An education transparency bill that will require teachers to post their curriculum online for parents to review has passed the Iowa House.
If signed into law, the legislation would also require schools to post their library’s catalog online along with information for parents to request that certain materials be removed.
The measure, HF2577, passed by a vote of 60-36. One Republican voted against the bill and two Democrats voted in favor of it.
“Parents matter, and they deserve transparency in their children’s education,” said Rep. Phil Thompson, the bill’s floor manager, according to a report from the Des Moines Register.
If parents are unhappy with the content after reviewing the course material, they will be allowed to opt out of that instruction for their child.
School library books have become a heated topic of debate, as some parents believe that students are being provided with content that is not age appropriate, or even pornographic.
Graphic ‘Gender Queer’ Sex Books Marketed to Kids.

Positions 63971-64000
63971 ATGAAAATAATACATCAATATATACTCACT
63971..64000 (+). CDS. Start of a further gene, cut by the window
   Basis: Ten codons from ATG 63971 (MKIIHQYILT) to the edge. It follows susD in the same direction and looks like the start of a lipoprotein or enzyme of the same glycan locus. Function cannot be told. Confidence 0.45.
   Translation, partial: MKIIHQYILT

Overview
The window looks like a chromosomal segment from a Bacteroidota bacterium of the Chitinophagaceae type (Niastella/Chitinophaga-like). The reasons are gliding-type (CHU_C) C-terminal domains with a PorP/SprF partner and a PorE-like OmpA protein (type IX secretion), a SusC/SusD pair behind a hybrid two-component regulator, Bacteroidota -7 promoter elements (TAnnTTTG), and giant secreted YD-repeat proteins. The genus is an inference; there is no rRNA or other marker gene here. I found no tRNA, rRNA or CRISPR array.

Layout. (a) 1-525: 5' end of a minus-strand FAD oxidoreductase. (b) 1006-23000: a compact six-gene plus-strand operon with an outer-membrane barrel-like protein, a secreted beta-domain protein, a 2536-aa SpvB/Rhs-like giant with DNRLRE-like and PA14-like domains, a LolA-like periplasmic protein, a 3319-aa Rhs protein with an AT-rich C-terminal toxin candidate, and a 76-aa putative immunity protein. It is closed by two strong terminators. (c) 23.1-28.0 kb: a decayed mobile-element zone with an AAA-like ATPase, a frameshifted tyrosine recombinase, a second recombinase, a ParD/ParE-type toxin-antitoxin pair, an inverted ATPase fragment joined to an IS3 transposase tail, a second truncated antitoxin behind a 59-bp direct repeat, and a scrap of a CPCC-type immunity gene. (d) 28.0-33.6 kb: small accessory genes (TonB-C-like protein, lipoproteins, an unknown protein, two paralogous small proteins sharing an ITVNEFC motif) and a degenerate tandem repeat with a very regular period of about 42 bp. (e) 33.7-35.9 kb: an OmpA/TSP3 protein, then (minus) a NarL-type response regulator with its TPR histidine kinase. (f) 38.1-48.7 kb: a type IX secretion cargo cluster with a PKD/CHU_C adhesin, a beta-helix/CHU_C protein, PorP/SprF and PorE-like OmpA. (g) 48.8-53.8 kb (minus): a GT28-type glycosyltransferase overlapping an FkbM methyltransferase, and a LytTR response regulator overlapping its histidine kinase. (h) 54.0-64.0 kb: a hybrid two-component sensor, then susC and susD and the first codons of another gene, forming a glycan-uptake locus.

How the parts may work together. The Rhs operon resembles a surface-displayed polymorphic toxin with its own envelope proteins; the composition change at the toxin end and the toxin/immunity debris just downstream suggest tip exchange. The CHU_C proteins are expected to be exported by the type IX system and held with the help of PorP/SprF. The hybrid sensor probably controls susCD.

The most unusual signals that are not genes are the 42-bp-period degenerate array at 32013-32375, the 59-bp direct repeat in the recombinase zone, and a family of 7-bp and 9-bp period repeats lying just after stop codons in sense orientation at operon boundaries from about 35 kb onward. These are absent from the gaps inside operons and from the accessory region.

They are being found on school bookshelves – and in school libraries.
— Ian Hillery (@IanHillery) March 28, 2022
Democrats argued that the bill was a “demoralizing” attack on teachers and the education system.
“Teachers will be spending all their time trying to enter this information and then re-enter what they didn’t do or what they changed,” Democratic Rep. Sharon Sue Steckman said. “[They’ll] be [so] worried about being attacked for what they’re doing that they won’t have any time to show their allegiance to our children.”
Republicans disagreed. They argued that in addition to giving parents better insight into what their children are learning, it will also allow students to check on their assignments remotely when they miss school.
“I disagree with the notion that this bill is an attack,” Republican Rep. Garrett Gobble, who is also an eighth grade U.S. history teacher, said. “I believe it’s establishing best practice for students and parents to be able to access materials outside of the school day, something most of our teachers already do.”
If a school district is found to be in violation of the transparency requirements and do not correct it within 14 days, it could face fines ranging from $500 to $5,000.
Additionally, the Department of Education would be required to notify the Board of Educational Examiners of any licensed educators who violate the transparency requirements, the Register report explains. The board can suspend or revoke educators’ licenses.
The Iowa Senate must now agree to the measure.